Sophomore Nathan Persampieri’s skills span from theater to photography to web design. Recently, he played the rabbi in Fiddler on the Roof, but he also uses his dexterity in Photoshop to create unique photos. His love for art manifests in his inspiring motto, “When my disability fails, art speaks.”
Q: How are you involved in the art community at North?
A: I take a photography class, Photo Minor. For theater, I just completed a production of Fiddler on the Roof. I was the rabbi, and that was my musical debut—it was my first musical. I have done theater other places, but this was my first musical at North.
Q: Can you elaborate on the theater you’ve done other places?
A: I have been in Watertown Children’s Theatre, and I haven’t done a show there, but I have taken classes at Wheelock Family Theater. I just like theater in general.
Q: What is it that you like about theater?
A: I like visually telling a story. You can tell a story with both theater and art. Theater, where you get to have your artistic freedom to be able to create a character and develop them and really tell a story. Art really speaks to me because I have a disability and art really speaks to me. So, I like making art because I don’t really have social interactions. The one way I can express myself is through theater and art.
Q: What did you like about your role as rabbi in Fiddler on the Roof?
A: Fiddler on the Roof is my favorite musical of all time. I liked it because my character and my personality match because I tend to fall down a lot, and that fit the character because he was a very old rabbi and with the assistance of the cane, I was able to convey the character.
Q: Do you have other favorite plays or musicals?
A: I like The Music Man, The Sound of Music, Pippin, and Finding Neverland.
Q: What was your role in Freshman Cabaret, and what did you like about it?
A: I was an assistant stage manager and I designed the website for it. I haven’t exactly done a lot of web design so this was my first experience doing it. I have a of technical background because I learned from YouTube and lynda.com or I can take a class, and that was really great. We got feedback saying the website was really handy to have, and it was a good contribution because the information was in one place so parents could look on the website and see that their child has rehearsal this day.
Q: Do you do other art besides photography and theater?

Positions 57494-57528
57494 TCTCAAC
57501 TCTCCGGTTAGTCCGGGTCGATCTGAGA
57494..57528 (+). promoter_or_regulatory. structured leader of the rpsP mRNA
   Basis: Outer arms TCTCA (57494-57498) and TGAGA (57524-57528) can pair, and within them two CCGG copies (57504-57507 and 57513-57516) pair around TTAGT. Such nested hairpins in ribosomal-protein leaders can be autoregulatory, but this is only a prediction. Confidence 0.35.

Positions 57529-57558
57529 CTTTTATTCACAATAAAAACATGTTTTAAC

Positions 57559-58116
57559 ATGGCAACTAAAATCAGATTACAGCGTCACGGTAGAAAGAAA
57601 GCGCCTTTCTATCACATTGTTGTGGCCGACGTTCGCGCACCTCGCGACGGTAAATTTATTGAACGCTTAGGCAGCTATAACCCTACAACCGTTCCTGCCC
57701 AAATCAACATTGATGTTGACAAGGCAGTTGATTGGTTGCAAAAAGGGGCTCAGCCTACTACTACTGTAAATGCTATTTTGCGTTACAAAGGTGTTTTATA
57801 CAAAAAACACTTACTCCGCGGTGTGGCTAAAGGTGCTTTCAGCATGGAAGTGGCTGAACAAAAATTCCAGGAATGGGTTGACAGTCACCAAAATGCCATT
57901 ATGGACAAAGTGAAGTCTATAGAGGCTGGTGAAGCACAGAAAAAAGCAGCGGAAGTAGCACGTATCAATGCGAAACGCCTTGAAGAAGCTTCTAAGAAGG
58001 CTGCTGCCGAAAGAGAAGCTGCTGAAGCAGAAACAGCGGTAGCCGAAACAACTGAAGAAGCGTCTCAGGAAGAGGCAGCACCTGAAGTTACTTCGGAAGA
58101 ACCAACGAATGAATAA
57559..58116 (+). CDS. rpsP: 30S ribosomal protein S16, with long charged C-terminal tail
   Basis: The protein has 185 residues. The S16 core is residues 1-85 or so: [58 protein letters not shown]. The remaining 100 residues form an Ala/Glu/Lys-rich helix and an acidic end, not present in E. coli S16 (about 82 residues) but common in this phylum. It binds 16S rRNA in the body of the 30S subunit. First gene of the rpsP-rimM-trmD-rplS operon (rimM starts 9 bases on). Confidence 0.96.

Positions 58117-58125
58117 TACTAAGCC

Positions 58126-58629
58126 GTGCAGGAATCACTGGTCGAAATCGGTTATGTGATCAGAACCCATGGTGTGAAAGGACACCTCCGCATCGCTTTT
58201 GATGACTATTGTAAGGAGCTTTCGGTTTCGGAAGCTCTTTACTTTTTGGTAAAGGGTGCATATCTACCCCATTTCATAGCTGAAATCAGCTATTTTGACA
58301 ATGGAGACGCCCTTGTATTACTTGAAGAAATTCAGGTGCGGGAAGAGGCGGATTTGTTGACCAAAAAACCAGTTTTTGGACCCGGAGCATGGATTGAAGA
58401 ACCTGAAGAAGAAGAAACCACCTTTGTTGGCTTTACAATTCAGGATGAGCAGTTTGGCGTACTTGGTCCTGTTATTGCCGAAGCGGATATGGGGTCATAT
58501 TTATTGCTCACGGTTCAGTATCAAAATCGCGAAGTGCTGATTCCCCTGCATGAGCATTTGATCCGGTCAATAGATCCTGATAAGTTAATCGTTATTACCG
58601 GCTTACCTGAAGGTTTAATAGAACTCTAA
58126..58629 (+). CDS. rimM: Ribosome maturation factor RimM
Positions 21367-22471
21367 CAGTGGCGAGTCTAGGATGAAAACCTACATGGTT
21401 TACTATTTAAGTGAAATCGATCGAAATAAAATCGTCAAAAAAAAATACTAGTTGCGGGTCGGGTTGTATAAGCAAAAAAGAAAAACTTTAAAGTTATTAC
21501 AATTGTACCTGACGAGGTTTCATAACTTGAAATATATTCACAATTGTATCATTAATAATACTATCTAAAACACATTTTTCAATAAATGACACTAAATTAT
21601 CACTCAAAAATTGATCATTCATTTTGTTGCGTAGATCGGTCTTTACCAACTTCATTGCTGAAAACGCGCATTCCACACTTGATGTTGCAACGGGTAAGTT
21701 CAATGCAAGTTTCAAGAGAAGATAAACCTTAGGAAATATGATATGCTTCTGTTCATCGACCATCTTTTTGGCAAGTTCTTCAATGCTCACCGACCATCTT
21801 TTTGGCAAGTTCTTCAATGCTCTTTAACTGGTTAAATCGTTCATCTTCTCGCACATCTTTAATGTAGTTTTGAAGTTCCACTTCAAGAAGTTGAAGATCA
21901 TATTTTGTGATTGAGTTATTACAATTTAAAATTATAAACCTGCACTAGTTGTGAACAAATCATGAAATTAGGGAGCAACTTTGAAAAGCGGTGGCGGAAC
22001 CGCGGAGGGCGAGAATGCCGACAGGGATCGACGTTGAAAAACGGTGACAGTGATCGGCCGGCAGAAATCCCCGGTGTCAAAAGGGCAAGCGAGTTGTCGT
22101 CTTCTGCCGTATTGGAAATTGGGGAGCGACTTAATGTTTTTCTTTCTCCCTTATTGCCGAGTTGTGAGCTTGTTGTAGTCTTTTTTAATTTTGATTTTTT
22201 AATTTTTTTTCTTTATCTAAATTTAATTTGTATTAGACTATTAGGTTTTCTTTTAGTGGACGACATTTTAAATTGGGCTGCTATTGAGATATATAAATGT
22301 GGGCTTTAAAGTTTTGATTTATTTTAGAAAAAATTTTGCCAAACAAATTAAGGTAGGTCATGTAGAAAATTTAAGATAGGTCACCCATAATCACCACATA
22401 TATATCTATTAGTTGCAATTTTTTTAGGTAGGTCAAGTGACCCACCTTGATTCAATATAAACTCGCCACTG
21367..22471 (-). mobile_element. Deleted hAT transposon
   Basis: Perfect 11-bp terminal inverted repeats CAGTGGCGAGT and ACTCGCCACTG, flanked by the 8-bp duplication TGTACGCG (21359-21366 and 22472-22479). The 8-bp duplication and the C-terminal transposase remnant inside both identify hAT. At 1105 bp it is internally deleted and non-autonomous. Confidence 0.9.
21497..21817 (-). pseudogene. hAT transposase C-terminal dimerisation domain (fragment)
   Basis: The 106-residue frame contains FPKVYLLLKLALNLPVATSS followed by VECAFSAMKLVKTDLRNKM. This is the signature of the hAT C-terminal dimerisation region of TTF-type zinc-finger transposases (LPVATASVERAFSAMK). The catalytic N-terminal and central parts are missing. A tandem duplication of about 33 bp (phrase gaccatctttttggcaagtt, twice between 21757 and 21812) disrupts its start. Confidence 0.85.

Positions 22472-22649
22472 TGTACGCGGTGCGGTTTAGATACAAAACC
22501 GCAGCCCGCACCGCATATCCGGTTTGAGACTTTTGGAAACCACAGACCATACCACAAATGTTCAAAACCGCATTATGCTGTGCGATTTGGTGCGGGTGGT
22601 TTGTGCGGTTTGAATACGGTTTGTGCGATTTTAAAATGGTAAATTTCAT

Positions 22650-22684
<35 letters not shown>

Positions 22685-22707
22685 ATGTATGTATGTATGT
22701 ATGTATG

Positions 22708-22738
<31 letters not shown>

A: I like to post. I like—and this goes along with photography—I like to edit my photos so there’s a drastic difference from one photo to another. I do that before I post them to Instagram and Facebook, so that’s the main art I do. I also like graphic design. I am improving my skills in Photoshop, Illustrator, and InDesign. I’m either doing page layout or completely transforming and retouching a photo in Photoshop to look like it’s completely transformed, like, double exposure. I draw my inspiration from Pinterest or tutorials online, or YouTube and stuff like that. Also one thing is that I am interested in videography and making short films. I always look forward to making short films for family vacations I take. The whole art department is really a place where I can just express myself freely.
Q: What are challenges you’ve faced in theater and your other art?
A: The biggest challenge for theater is that I can’t dance because I have a walker. I mean, I can do some dancing but if I brought my canes I could dance much better. Dancing is really a struggle for me. Hopefully with all my therapy and stuff I can get better at moving my body.
Q: What has been rewarding about your art?
A: I get to really be myself. My motto is, when my disability fails, art speaks, and I think that’s an important message for me, and an important lesson for other kids to learn about me so they won’t judge me based on my outside personality, but they really see my love for photography and graphic design and theater.
Q: You mentioned doing Playwrights’ Festival—have you done that before?
A: I tried to audition last year but I didn’t get in. I also tried to write for Playwrights’ this year and last year but my play didn’t get chosen. I’m going to audition this year and hopefully I’ll get in. If I don’t, I’ll keep expanding my skills in Photoshop and Illustrator and doing graphic design and photography more.
Q: Who do you look up to in the art and theater world?
A: I guess this is not technically theater but more engineering and science, but I like Albert Einstein and Steve Jobs. I like Stevie Wonder. Stevie Wonder is more music and I like his music. Although he is blind I really connect to him. Also, since I like Motown music I look up to Berry Gordy because I think he has some challenges. I look up to Oprah Winfrey because I learned she has a learning disability.
Q: What are your best memories from a production?
A: Playing the rabbi recently in Fiddler. When I was a freshman, I played a very exaggerative son and that was really fun because, and I don’t know if I’m allowed to say this, but I felt like my mom, sort of. I have not been in many other shows besides FroshCab and Fiddler.
Q: What are your best memories from your other arts?
A: I like the photos I take. I think they are really cool, and I like to post them because I want other friends to see that I am talented in other ways, just maybe not on the outside as much, but I do enjoy the photography that I do and the design that I do.
Q: Anything else to add?
A: Don’t judge me based on my outside qualities. Ask me questions. I am always open to people getting to know me.